Review Summary: A flat out melodic death metal classic with a variety of riffs from galloping ones to chord based goodness, with some beautiful keyboard work and a vocal performance to be proud of9 of 10 thought this review was well written
What has always set Dark Tranquility apart from almost every other melodic death metal band out there is their ability to create a bombastic and relentlessly incredible guitar experience that remains varied and considerably more adventurous than their comrades in the genre. Punish My Heaven, the introductory track to their magnum opus The Gallery, showed this off perfectly with its fantastic guitar introduction and the band's fan base remained quietly optimistic that following the masterful album The Gallery turned out to be, the band would release another album of the same caliber. Come 2007, six albums later, Dark Tranquility finally delivered with Fiction, an album that often rivals and at times eclipses The Gallery, standing out as a perfect example of how melodic death should sound.
The best thing about this album is the keyboard work provided by Martin Brandstrom. The keyboards are constantly there in the background creating a beautiful back drop and really toning up the melodic side to make the starkest contrast possible with the energetic and crushing riffs found such as in the song The Lesser Faith. The album opener Nothing To No One also showed off how well the keyboards could be used, as they do not rely on being overly flashy but are instead purely there to create a gorgeous backdrop for the rest of the band to build off and create an atmospheric masterpiece. There are times, such as at two and a half minutes into The Lesser Faith and especially the end of Misery's Crown where the keyboard comes to the forefront of the music which creates a fantastic dynamic for the band to play off, switching from the crushing and yet melodic brutality found throughout much of the duration of the album to something so soft. This is certainly an album that goes above and beyond what has come to be expected of the melodic death metal sub-genre since bands such as Arch Enemy bastardized it.
The guitar work on this album is once again absolutely top notch, although not quite as well written as that found on The Gallery, but not too far off. The riffs are fantastically crafted and flow into one another better than most albums out there, making for a rock solid album all the way through, and is also extremely varied. For those looking for tremolo picked death metal goodness and even a few seconds of a blast beat, Blind At Heart is for you, but the song also goes into absolute overkill on the melody during the chorus which is about as catchy and accessible as death metal gets. The soloing is what really stands out about the guitar work as Focus Shift shows off well among other songs. The soloing on here are, as should be expected from melo-death, not complete shred fests but instead focus on showing off the talent the guitarists have at creating something that sounds absolutely beautiful but at the same time completely chaotic. The soloing on here ranks among the best that has ever been produced from any album out there.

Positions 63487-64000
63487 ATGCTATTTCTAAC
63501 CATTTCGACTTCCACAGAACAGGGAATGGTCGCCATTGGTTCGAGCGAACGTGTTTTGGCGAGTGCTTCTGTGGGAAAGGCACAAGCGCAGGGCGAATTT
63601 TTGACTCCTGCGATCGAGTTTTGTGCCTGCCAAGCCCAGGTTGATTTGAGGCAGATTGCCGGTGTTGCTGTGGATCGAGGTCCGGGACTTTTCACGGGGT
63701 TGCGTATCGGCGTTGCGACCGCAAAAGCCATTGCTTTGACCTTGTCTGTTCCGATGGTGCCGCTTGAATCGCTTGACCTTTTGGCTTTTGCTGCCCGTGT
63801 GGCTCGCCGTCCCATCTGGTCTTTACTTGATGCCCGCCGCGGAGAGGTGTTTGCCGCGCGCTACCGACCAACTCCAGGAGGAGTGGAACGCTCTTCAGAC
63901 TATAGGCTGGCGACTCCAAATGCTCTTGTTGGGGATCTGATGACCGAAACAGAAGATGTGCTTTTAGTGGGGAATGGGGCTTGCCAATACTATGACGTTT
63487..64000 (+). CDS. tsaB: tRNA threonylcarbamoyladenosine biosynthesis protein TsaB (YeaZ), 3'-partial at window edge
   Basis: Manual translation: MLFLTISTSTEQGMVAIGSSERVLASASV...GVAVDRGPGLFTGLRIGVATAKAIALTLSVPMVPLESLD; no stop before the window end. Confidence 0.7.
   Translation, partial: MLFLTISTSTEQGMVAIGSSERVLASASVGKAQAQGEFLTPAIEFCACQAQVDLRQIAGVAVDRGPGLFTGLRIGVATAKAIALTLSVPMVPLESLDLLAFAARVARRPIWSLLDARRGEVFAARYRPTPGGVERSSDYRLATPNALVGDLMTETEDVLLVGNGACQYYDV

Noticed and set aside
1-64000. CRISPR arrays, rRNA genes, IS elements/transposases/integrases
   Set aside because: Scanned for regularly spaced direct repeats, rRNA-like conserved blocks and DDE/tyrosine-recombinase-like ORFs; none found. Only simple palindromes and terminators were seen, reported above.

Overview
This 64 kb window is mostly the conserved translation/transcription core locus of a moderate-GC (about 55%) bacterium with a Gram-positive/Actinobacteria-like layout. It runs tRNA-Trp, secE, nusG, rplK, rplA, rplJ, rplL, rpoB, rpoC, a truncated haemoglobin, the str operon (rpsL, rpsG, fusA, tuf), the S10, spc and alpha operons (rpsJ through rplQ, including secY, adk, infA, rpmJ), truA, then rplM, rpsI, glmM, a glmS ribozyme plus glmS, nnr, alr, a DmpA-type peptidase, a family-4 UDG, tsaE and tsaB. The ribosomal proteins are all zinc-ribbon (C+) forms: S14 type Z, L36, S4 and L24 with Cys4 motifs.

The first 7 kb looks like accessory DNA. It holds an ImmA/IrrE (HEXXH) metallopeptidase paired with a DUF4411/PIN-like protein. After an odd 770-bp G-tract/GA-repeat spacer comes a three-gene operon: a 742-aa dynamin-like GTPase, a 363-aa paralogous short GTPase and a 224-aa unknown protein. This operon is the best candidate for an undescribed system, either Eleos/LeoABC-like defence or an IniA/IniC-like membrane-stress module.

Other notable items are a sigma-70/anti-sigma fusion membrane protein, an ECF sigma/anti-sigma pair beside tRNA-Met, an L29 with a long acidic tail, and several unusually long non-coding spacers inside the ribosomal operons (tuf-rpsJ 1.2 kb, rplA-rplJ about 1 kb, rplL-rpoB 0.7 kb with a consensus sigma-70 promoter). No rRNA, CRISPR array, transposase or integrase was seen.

The drumming is highly varied, with some fast beats but usually it is a lot slower than what should be expected from a death metal album and fits in very well among the music. The double bass work on Blind At Heart is definitely the stand-out of the drumming on this album but it is all very well written and performed. The bass guitar is very low in the mix but is still audible enough and sounds very good, although following the guitars throughout. The pinch-harmonic fest that is the introduction to Icipher and the drums and bass-only opening to Nothing To No One are the stand-out moments for Michael Nicklasson. The vocal work is among the best in the genre, being fairly low in pitch but having a decent enough range with some higher, raspier shrieks to be found. This is one of the best vocal performances in melodic death metal and Mikael Stanne should be proud of his work on this album. The production is as tight as can be, with everything being audible throughout and no single instrument dominating the mix. The song craft is also of a high caliber but this is really an album of a great consistency as opposed to one that you pick a single song out of as being the best on here. If forced to pic, then opener Nothing To No One would be the best choice as it is a varied and thoroughly enjoyable song that everyone should experience.
I recommend this album to anyone who enjoys melodic death metal as it is among the best in the sub-genre, but I would also recommend this to just about anyone looking for a fantastic album that is near perfect at everything it does. Dark Tranquility's 2007 outing is a flat-out classic of its genre and has some of the best sounding guitar work out there, on top of some brilliant vocal work and a consistency that is nearly unparalleled. This or The Gallery are Dark Tranquility's essential albums, and it is between the two as to which is better. Both are essential and you should listen to both.